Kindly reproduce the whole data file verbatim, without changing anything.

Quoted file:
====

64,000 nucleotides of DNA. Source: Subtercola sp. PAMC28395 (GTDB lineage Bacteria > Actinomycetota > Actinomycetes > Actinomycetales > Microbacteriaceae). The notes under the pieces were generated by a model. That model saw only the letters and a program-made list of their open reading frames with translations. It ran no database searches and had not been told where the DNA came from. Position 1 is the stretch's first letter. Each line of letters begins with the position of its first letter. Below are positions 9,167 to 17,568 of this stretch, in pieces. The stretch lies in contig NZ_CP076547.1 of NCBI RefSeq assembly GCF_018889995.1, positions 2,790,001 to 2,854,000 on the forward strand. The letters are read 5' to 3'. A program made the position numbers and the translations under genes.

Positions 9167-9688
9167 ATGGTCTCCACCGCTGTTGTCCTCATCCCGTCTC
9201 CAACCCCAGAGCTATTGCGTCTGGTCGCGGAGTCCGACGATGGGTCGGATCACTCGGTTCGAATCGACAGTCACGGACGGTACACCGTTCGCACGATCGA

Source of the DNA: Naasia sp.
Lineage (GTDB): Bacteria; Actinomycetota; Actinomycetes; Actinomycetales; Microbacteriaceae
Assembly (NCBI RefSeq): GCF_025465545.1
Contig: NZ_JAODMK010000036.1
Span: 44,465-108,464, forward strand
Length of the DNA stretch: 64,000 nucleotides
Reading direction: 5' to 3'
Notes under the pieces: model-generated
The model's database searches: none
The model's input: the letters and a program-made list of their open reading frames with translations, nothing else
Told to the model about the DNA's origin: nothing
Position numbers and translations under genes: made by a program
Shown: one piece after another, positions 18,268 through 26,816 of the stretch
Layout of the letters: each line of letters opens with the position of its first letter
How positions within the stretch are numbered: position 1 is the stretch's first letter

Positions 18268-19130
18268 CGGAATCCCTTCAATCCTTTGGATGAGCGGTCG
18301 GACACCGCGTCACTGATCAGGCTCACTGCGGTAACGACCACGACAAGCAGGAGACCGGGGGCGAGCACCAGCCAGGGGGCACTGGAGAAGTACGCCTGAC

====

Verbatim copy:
64,000 nucleotides of DNA. Source: Subtercola sp. PAMC28395 (GTDB lineage Bacteria > Actinomycetota > Actinomycetes > Actinomycetales > Microbacteriaceae). The notes under the pieces were generated by a model. That model saw only the letters and a program-made list of their open reading frames with translations. It ran no database searches and had not been told where the DNA came from. Position 1 is the stretch's first letter. Each line of letters begins with the position of its first letter. Below are positions 9,167 to 17,568 of this stretch, in pieces. The stretch lies in contig NZ_CP076547.1 of NCBI RefSeq assembly GCF_018889995.1, positions 2,790,001 to 2,854,000 on the forward strand. The letters are read 5' to 3'. A program made the position numbers and the translations under genes.

Positions 9167-9688
9167 ATGGTCTCCACCGCTGTTGTCCTCATCCCGTCTC
9201 CAACCCCAGAGCTATTGCGTCTGGTCGCGGAGTCCGACGATGGGTCGGATCACTCGGTTCGAATCGACAGTCACGGACGGTACACCGTTCGCACGATCGA

Source of the DNA: Naasia sp.
Lineage (GTDB): Bacteria; Actinomycetota; Actinomycetes; Actinomycetales; Microbacteriaceae
Assembly (NCBI RefSeq): GCF_025465545.1
Contig: NZ_JAODMK010000036.1
Span: 44,465-108,464, forward strand
Length of the DNA stretch: 64,000 nucleotides
Reading direction: 5' to 3'
Notes under the pieces: model-generated
The model's database searches: none
The model's input: the letters and a program-made list of their open reading frames with translations, nothing else
Told to the model about the DNA's origin: nothing
Position numbers and translations under genes: made by a program
Shown: one piece after another, positions 18,268 through 26,816 of the stretch
Layout of the letters: each line of letters opens with the position of its first letter
How positions within the stretch are numbered: position 1 is the stretch's first letter

Positions 18268-19130
18268 CGGAATCCCTTCAATCCTTTGGATGAGCGGTCG
18301 GACACCGCGTCACTGATCAGGCTCACTGCGGTAACGACCACGACAAGCAGGAGACCGGGGGCGAGCACCAGCCAGGGGGCACTGGAGAAGTACGCCTGAC